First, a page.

Building a strong vocabulary is crucial for success on the SAT. The verbal section is filled with difficult words that appear not only on vocabulary questions, but also in passages and even answer choices. You’ll also want to use advanced vocabulary in your essay. How can you make sure you’re prepared?

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First, it’s critical to get hold of an excellent vocabulary list. Avoid lists that just offer advanced vocabulary for high school students – make sure you get a vocabulary list specifically tailored to the SAT. The list should be drawn from words that have frequently appeared on former tests. This should be explicitly noted. One good example of a list of this kind is Barron’s, which contains as many as 3,500 words.

So what do you do now that you’ve gotten hold of all these words? Decide how many words you’re going to learn before you take the test (the more the better) and then figure out how many you need to learn each day to reach your goal. The key is to space your learning out over a long period of time – neuroscience research has shown that you remember and understand better when you do a little learning each day over a period of days than when you cram all your learning into one day.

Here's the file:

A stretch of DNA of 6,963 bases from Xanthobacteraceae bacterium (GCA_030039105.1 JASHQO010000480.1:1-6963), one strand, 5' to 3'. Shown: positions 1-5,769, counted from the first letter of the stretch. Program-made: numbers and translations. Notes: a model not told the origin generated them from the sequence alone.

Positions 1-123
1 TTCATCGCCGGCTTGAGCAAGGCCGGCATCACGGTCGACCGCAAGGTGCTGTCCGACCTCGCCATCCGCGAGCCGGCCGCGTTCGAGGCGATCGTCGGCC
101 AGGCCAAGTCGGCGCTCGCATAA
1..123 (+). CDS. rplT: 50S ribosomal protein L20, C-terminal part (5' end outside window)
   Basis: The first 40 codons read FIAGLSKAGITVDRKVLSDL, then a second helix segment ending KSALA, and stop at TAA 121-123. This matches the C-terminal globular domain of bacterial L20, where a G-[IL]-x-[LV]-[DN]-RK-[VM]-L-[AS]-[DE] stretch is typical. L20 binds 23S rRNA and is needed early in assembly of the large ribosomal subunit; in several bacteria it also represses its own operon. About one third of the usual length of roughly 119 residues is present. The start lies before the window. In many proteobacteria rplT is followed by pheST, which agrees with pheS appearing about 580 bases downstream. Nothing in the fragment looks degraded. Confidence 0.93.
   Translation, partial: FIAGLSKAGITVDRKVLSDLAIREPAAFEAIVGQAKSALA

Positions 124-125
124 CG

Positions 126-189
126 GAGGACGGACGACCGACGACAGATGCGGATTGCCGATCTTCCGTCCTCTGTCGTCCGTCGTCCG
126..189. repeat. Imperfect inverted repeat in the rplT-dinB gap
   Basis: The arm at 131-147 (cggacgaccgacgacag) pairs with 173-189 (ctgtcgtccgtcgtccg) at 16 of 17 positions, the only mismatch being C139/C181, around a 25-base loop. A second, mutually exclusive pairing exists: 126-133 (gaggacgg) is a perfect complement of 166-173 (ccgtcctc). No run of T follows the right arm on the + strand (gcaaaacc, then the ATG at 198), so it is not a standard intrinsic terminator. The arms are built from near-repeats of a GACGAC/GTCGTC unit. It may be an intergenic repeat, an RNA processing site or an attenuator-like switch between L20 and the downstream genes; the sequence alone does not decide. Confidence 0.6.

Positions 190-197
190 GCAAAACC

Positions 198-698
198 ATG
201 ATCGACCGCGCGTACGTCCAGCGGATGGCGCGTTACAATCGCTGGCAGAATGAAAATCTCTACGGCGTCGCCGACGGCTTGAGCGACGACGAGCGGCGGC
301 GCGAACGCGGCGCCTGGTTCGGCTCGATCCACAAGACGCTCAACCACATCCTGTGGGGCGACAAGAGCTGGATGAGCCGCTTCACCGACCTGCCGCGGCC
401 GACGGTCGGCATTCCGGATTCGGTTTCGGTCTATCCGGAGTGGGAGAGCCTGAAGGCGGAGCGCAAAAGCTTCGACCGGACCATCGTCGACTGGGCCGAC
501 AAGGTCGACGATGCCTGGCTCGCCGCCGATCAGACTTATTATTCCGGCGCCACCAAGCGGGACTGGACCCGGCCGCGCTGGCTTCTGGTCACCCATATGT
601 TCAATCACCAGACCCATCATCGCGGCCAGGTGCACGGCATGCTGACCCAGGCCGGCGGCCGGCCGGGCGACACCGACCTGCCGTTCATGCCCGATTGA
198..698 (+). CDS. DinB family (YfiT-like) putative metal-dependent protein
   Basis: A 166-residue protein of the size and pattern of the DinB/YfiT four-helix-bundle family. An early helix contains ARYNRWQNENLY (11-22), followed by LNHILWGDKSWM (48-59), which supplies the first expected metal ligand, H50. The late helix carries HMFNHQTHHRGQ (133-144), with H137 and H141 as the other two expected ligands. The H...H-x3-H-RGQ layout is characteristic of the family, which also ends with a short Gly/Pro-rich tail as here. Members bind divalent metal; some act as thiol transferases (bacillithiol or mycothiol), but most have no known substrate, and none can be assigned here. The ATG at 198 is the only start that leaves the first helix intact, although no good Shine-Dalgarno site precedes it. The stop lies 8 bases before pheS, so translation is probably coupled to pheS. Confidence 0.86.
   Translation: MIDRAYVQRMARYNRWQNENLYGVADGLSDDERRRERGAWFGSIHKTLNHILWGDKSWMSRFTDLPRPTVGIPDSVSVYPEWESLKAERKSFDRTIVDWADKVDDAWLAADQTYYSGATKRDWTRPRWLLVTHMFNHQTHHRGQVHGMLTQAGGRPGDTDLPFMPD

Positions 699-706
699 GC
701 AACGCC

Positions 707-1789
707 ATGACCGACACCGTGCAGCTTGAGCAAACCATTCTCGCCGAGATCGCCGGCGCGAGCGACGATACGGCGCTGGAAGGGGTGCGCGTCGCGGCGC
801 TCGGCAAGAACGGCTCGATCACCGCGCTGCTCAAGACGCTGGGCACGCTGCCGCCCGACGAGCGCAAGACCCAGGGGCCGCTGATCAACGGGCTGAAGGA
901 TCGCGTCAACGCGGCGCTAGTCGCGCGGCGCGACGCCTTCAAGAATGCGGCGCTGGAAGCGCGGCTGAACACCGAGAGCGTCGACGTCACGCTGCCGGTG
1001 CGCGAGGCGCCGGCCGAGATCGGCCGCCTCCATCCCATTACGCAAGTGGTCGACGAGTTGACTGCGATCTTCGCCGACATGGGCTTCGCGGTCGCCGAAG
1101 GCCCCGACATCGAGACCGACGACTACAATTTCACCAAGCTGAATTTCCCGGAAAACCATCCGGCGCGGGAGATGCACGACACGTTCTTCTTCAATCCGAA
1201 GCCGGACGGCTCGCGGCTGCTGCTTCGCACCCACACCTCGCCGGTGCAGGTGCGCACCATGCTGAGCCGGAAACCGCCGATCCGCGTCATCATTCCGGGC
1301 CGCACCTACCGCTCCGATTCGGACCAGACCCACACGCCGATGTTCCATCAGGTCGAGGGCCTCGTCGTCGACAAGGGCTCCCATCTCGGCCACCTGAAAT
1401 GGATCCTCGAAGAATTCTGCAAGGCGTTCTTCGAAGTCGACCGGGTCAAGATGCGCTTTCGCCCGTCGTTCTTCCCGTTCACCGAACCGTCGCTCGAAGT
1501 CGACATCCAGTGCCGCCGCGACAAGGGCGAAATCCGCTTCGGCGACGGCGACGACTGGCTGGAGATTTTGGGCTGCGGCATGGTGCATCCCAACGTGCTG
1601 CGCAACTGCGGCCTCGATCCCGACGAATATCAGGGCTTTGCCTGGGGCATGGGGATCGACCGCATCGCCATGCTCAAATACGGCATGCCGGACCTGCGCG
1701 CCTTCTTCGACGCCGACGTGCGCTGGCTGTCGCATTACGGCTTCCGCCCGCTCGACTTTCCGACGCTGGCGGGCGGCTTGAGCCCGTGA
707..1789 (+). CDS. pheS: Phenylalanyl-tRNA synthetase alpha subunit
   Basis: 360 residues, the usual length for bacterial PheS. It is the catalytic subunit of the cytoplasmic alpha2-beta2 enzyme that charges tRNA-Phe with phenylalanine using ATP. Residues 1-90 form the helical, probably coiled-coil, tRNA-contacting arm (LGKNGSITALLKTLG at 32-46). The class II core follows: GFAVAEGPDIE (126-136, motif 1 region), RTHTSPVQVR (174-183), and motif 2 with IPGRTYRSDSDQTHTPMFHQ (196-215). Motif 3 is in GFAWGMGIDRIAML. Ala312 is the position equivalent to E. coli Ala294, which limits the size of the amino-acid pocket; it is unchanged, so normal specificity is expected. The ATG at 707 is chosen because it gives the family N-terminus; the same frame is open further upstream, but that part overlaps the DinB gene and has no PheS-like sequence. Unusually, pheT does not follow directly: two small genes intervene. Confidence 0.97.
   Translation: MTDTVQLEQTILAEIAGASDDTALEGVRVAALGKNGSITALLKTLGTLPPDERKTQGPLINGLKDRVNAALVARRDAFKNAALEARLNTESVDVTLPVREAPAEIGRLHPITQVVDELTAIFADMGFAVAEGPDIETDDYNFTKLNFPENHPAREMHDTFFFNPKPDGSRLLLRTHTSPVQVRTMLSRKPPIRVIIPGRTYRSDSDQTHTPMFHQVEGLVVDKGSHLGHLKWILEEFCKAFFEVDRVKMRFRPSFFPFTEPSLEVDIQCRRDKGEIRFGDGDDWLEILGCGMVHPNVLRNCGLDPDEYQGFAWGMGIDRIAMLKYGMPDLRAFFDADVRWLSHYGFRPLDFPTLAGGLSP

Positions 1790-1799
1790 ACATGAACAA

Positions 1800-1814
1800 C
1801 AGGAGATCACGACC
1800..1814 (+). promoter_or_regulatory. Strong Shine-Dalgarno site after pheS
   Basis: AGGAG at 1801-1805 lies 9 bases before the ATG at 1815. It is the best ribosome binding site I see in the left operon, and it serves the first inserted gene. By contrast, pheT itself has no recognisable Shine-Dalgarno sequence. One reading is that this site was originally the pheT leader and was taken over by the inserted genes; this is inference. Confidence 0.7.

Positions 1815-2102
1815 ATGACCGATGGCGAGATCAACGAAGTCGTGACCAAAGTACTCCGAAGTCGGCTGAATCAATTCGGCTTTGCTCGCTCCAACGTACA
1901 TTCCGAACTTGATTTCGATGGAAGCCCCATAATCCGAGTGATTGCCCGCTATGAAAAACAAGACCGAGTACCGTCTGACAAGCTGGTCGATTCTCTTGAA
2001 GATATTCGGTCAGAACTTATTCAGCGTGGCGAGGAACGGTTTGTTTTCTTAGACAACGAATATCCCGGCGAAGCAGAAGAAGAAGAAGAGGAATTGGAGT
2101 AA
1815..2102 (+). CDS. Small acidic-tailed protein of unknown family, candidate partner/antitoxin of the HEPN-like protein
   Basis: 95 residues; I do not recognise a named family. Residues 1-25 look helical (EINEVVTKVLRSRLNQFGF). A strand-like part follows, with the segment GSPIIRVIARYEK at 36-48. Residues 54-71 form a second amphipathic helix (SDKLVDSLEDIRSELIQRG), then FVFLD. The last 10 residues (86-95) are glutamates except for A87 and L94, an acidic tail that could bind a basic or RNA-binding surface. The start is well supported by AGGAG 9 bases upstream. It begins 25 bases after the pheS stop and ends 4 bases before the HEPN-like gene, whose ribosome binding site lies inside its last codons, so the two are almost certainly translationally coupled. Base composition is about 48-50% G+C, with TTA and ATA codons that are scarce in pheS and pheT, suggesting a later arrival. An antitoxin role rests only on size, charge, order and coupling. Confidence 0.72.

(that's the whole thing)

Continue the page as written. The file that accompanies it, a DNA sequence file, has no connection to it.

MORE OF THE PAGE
Make flashcards so that you can test yourself on the words. Not only do we learn best by being actively tested, but it’s too easy to fool ourselves into thinking we know the words otherwise. Consider using Anki, a powerful free flashcard tool that spaces flashcards in a way designed to help you best retain them.

As you study, try to think of unique ways to remember each word. For ignominy, which means shame, you might think of a group of shameful gnomes who have been tearing up people’s yards. The more striking and sensory the image, the more likely you are to remember the word.

Studies have also shown that the more you recall and use the new words you’re learning, the more likely you’ll be to remember them. When you’re in the shower or going to school, try to recall the words you’ve recently learned. Then put them to use in sentences. Use them in conversation, in your papers at school, and in your practice essays for the SAT. Make these words truly your own!

If you follow these steps, you’ll be on your way to building the type of vocabulary you need for success on the test. In addition, you’ll be building core foundations for future academic and professional success.

What happens if you don’t know a word on test day? Here’s what to do.

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